The Brewing (and Chilling) of Ales

IMG_0258This weekend, I brewed two 10-gallon batches — Religious Liberty Ale and this year’s Christmas Stout (named “The Oliphaunt“). Brewing is always a nice time, but this weekend was more than just brewing for fun, and really a response to a true beer emergency.

I recently read an article in a beer magazine about “no-chill brewing“, which I decided to try with the last few batches of beer. “No-chill” refers to bypassing the step in the beer-making process that occurs after the liquid that becomes beer is boiled. Normally, after boiling, brewers try to bring down the temperature as rapidly as possible to a good target temperature (for ales, somewhere between 65F and 75F).

The process of “wort chilling” should be rapid because once the liquid falls below 130F, it provides a warm environment for bacteria and organisms to grow, and during this time these organisms are unchecked by the yeast cells (yet to be added), which is not what you want. Yeast in the range of fermentation temperature produce good flavors, while other living organisms produce yucky flavors. Brewing is all about keeping things nice and clean until the yeast cells have adequately colonized and can take over.

If you can bring the wort down to a good cool temperature, then you can immediately “pitch” the yeast. An adequate number of active yeast cells will not only begin munching away at all the sugar, converting it to alcohol and CO2, but they will also keep bacterial interlopers at bay and do strong work at helping avoid the proliferation of anything that would produce icky flavors in your beer.

I was attracted to the no-chill approach because it would 1. save time and 2. cut down on water, which is used for most types of conventional “wort chillers”. Water conservation, even for something as important as brewing beer, seems important when California is experiencing a drought.

The idea (if you don’t want to bother with the link above) with no-chill is that you dispense the near-boiling wort into the fermenter (which purportedly sanitizes the vessel), cover and allow to cool gradually over the next 24-36 hours. There is the added benefit that you don’t have to make a “yeast starter”; you can just draw out some of the wort and make the starter while the rest of the wort cools.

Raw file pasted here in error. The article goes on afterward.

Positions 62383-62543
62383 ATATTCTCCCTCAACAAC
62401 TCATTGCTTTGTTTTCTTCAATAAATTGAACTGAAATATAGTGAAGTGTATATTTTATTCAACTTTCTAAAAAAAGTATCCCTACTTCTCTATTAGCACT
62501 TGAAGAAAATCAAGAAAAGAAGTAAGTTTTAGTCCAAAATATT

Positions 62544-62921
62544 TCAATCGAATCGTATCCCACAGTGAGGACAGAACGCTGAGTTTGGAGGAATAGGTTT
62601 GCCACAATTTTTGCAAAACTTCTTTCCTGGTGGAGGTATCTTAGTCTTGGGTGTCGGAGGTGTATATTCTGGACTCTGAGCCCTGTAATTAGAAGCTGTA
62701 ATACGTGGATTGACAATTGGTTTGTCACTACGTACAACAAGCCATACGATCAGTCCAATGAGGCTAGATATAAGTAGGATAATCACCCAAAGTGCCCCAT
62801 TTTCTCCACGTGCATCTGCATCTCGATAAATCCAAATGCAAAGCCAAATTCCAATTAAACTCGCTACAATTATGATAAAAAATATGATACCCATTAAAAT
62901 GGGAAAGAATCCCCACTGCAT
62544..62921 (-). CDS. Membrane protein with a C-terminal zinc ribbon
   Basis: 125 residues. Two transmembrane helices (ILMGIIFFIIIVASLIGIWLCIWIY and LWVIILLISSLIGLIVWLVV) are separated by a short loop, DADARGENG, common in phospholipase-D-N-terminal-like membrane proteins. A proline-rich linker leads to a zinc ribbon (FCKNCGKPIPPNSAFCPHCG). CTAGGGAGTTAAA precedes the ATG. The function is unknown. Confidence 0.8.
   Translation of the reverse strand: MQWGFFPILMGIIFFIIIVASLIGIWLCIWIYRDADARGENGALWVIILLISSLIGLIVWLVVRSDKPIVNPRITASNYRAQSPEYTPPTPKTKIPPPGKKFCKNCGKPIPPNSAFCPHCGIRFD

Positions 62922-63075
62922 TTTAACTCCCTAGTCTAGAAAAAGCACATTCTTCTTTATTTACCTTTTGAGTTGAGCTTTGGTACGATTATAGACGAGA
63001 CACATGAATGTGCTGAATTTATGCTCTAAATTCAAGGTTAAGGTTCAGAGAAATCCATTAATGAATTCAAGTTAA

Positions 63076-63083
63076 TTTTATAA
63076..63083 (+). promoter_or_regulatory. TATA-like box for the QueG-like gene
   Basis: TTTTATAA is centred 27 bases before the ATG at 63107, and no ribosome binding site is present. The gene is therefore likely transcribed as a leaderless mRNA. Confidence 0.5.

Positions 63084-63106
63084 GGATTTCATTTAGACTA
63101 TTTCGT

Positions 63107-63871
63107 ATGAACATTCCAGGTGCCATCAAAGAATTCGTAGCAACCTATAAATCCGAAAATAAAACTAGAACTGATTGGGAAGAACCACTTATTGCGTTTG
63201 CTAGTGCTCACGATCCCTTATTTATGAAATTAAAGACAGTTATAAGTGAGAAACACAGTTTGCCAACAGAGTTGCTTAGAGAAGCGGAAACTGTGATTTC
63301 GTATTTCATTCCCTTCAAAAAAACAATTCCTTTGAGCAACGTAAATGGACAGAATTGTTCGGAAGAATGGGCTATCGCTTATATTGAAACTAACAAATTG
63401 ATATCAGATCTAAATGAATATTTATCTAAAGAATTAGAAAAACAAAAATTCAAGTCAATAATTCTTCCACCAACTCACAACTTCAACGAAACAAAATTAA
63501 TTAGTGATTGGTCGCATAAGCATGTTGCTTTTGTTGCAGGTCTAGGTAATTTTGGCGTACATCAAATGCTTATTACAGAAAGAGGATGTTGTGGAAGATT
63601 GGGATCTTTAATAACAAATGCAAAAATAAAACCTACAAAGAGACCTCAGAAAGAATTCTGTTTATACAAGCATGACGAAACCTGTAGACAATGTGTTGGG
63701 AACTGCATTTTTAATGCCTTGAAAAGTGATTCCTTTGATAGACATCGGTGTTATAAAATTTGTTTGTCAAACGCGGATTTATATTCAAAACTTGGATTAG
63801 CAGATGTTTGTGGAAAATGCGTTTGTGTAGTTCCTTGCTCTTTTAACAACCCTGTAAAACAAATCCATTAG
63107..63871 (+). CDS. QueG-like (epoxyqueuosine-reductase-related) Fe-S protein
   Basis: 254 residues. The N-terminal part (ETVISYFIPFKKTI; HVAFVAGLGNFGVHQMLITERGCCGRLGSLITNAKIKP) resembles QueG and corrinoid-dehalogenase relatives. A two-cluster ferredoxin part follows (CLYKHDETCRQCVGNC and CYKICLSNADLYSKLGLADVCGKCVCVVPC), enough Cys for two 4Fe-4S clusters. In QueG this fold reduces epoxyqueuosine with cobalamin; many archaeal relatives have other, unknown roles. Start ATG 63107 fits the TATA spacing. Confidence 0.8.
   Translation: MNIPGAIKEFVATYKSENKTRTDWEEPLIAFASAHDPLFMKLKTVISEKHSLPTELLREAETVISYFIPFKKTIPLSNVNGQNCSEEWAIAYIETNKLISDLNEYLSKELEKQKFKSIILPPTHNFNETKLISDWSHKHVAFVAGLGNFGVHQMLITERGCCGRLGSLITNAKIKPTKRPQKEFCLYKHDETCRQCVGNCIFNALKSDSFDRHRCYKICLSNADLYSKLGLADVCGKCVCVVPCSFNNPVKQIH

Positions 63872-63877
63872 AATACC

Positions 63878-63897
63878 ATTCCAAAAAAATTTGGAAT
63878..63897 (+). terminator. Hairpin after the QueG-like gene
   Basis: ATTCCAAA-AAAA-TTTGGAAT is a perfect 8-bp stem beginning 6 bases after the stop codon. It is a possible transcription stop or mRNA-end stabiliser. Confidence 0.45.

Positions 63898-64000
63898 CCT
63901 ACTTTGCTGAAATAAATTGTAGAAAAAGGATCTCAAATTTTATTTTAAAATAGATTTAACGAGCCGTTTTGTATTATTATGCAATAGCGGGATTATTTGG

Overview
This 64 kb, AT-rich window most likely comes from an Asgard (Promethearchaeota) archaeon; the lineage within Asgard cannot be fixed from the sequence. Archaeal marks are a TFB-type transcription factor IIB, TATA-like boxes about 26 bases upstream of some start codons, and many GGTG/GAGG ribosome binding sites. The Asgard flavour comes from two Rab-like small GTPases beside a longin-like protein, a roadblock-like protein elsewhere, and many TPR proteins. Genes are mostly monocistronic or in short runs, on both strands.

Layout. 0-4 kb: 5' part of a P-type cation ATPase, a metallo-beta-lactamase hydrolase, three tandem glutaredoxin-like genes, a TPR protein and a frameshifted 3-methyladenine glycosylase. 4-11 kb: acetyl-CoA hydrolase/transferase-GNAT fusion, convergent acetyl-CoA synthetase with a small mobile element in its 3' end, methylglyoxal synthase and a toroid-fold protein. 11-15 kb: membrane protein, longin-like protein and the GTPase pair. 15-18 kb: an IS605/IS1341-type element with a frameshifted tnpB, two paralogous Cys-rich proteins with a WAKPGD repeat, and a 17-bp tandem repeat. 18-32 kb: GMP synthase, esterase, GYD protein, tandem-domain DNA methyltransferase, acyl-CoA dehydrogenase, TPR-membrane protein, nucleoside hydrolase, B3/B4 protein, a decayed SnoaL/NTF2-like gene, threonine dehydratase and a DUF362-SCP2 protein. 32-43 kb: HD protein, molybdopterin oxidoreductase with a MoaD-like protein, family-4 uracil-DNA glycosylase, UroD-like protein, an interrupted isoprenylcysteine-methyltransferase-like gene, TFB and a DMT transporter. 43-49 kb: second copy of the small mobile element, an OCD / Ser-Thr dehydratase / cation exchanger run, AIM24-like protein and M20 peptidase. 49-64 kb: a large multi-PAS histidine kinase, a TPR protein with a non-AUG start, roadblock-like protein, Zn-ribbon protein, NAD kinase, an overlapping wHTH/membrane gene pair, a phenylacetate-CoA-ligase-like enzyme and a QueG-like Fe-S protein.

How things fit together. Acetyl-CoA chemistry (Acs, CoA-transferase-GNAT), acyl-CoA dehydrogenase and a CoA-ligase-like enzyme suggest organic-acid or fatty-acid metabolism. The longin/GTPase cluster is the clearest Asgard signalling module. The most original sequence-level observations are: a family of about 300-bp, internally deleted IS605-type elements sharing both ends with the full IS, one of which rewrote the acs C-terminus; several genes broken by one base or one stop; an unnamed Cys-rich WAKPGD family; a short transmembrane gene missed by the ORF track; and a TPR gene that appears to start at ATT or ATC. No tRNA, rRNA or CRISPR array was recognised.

IMG_0255Well, after several good attempts, I am disappointed in the results of the no-chill technique. Quite simply, the beer doesn’t taste very good. It doesn’t taste horrible, but it clearly is not on par with beer that is made using the traditional approach. There are definitely off flavors. Some of the flavor tastes organic to me, and I also detect oxidation, especially on the nose. Neither of these are typical problems in my brewing, and they aren’t desirable. While *I* usually consume my bad experiments (and will in this case too) because I’m too cheap to throw “drinkable” beer out, the stuff just isn’t up to par to serve it to anyone else. I gave a sample to Fr. A, who gamely chugged the couple ounces down, clearing the frame for better stuff.

The raw materials

The raw materials

Thus, the emergency. Unless I ramp up brewing right now, there won’t be any holidays around here!

So, figuring that I’m back to chilling wort with water and wanting to use the water most efficiently (and make some really good beer), I decided it was time (because I’ve never done it since converting from 5-gallon to 10-gallon batches) to upgrade the wort chiller. I made it myself, using parts from the hardware store.

There are three primary types of wort chillers available to the home brewer: the very “basic” (like mine, basically, a coil of copper [or other metal capable of good thermal transfer]), counterflow chillers, and plate chillers. Each type increases in cost and complexity, but also provides added efficiency and speed.

Carefully wrap the copper coils around a smaller kettle, and taking care that the diameter of the coils comfortably fit in your brew kettle

Carefully wrap the copper coils around a smaller kettle, and taking care that the diameter of the coils comfortably fit in your brew kettle

I decided that since I was previously using a 25-foot length of quarter-inch copper tubing, which worked adequately well for a 5-gallon batch, that 50 feet of three-eighths inch tubing would provide a nice upgrade at low cost.

The process was easy. Wrap the coils around a smaller kettle (taking care that the diameter of the coils never exceed what will comfortable fit within your brew kettle), attach vinyl tubing and a garden hose barb on one end, and you’re good to go.

Cold water runs through the coils and the heat in the wort “transfers” through the copper into the output water. It is somewhat dependent on the temperature of the water coming from the faucet. In the cooler months, you will see a bump in cooling efficiency. In the summer, you can coil the garden hose in another bucket and fill the bucket with ice and water to make an ersatz “jockey box” that brings the temp of the water down before passing through the copper coils.

IMG_0252If you have to use water, especially in a drought-stricken region, it’s best to make the water count, so improving efficiency seems to be a good thing. This new chiller cooled the wort from 212F (boiling) to 74F in about 24 minutes. I expect that by using cooler water, you can bring the time down to 20 minutes or less.

I expect that these first two batches produced using an upgraded chiller will not suffer from any of the bad effects of no-chill. I have good active fermentations going already in all four fermenters. This coming week, I’ll be brewing my second Pliny the Elder clone, which will pull out all the toys from the toolbox, AND christen my brand new 15.9-gallon Spigel fermenter.

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